by Gustavo Soto-Rosa
I want to warn you, first off, that I’m a die hard comeflor, but at the same time I am very distrustful.
What if the Coordinadora, seeing itself on the losing end, invented the story of the fraud to hang on to the 41%, plus those “they stole from us”?
If the exit polls were showing the Si winning four hours before the end of voting and they knew the government was preparing to say No had won, why didn’t they publish a statement calling on people to be alert and not to let the ballot boxes out of sight even for a minute in the centers chosen for an on-the-spot audit? Why didn’t they give the news media a list of these polling centers? There were opposition representatives in just 27 of the 192 centers selected for the audit. Why didn’t they demand the presence of international observers right then, not in Caracas but on the spot at each audit center? Was there a directive issued to stand back from the audit process, from the counting and the tallying and from the after-the-fact audit in order to create doubt? Remember that the first to cry fraud was (Accion Democratica Secretary General) Ramos Allup, and I hope he’ll forgive me, but he’s one of the CD leaders that inspires least confidence. In fact, I believe he didn’t use the word fraud.
Which, of course, take us to the exit polls. They’re the very definition of inauditable and can easily be manipulated in tallying. This would show up Plaza and Machado as liars, which is hard to believe, unless they temselves were fooled. [Quico’s note – they could also be hopelessly incompetent.] It would also make fools of Penn, Schoen & Berland Associates, the company that designed the exit poll. They have publicly backed the results of their poll. They’re a recognized firm with lots to lose if its methodology is questioned, or worse yet, its ethics.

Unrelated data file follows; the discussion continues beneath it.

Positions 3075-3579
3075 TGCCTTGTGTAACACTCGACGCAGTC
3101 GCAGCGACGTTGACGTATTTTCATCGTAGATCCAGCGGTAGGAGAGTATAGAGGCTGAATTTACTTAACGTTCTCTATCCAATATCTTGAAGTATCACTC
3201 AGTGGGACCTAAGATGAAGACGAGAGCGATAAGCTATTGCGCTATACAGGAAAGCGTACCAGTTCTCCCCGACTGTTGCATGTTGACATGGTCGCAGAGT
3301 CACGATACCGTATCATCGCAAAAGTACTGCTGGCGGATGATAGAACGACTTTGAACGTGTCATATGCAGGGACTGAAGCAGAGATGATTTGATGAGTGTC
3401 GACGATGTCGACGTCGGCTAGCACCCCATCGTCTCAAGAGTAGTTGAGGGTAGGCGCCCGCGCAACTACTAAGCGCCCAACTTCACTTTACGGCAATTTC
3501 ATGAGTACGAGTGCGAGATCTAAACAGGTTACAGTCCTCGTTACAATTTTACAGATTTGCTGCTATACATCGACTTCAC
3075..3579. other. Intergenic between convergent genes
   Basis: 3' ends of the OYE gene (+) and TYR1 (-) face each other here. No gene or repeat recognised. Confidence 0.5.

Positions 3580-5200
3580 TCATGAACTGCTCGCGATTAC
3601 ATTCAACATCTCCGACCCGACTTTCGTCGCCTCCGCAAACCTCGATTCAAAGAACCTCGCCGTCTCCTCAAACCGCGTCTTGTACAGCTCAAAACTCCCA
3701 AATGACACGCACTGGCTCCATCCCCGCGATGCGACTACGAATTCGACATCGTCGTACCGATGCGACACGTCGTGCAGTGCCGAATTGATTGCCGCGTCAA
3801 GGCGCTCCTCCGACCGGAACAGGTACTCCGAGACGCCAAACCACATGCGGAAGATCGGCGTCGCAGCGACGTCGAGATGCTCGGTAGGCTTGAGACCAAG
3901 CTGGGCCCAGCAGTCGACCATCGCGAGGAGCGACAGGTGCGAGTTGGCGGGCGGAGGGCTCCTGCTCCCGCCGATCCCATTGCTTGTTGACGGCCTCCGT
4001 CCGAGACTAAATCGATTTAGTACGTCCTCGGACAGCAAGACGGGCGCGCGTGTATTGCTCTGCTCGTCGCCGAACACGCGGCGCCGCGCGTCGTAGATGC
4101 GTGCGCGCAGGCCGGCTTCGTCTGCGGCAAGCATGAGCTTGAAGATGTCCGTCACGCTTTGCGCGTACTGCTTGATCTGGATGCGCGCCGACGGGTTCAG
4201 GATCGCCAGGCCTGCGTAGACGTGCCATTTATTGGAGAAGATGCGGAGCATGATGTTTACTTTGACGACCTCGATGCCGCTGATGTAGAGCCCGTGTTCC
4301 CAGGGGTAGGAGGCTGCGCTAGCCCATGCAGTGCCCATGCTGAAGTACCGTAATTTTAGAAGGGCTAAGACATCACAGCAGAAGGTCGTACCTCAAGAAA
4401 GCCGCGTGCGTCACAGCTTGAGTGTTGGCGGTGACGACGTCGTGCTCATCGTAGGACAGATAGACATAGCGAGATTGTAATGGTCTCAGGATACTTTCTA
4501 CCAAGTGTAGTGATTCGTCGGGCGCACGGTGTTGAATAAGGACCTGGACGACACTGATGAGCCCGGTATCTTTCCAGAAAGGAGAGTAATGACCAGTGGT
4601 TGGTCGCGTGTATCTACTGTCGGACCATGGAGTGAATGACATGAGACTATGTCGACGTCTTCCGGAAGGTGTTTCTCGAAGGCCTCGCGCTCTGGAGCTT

I of course don’t doubt for a minute that the government would be willing and able to carry out a fraud. In fact, the fraud is out in the open in the form of the scandalous use of public resources for the No campaign; an unscrupulous use of the goods and power of the state to plow over dissenters and hoard yet more power.
I also think it’s very possible that there could have been a switch at the moment when each voting machine connected at to the central database so it would register not the real vote, but pre-programmed, tampered with votes. Call it “matrix” voting, because at the same time it would have to print up the ballots for the fraud to be switched with the pre-existing boxes at the right moment.
Of course, here the plot thickens because we’ve already seen how long it took Sumate to organize 3.5 million signatures. In this case you’d have to dilute two million voting papers among many others (9.5 million) to make the switch go by unseen. That means they’d have to have had a battery of printers working day and night with people to organize all the boxes, close them with fake signatures to then transport them and switch them with the original.
This is where the fraud theory falls under its own weight.. To be able to pull off a stunt of this caliber, the government would’ve needed a small army of people to set it all up. A few hackers could have manipulated the system and you could keep that secret, but you can’t do that with a mass of people working to switch millions of ballots. How many people did Sumate need to organize the signatures? Multiply it by three. How much time did Sumate, an efficient organization, take? These people were supposedly ready for an audit in two days and according to Smartmatic, they’re ready for a total audit. Something is not right with this theory. The government has given many signs of extreme clumsiness when efficiency counts most. Remember how hard a time they had getting signatures against the diputados.
Obviously, somebody is lying here. The truly tragic thing wouldn’t be if our adversary lied to us, from Chavez we expect that and much more, but if the betrayal came from our own leaders.
And may God forgive me for going around mistrusting people, like my old lady says.Caracas Chronicles is 100% reader-supported. Support independent Venezuelan journalism by making a donation.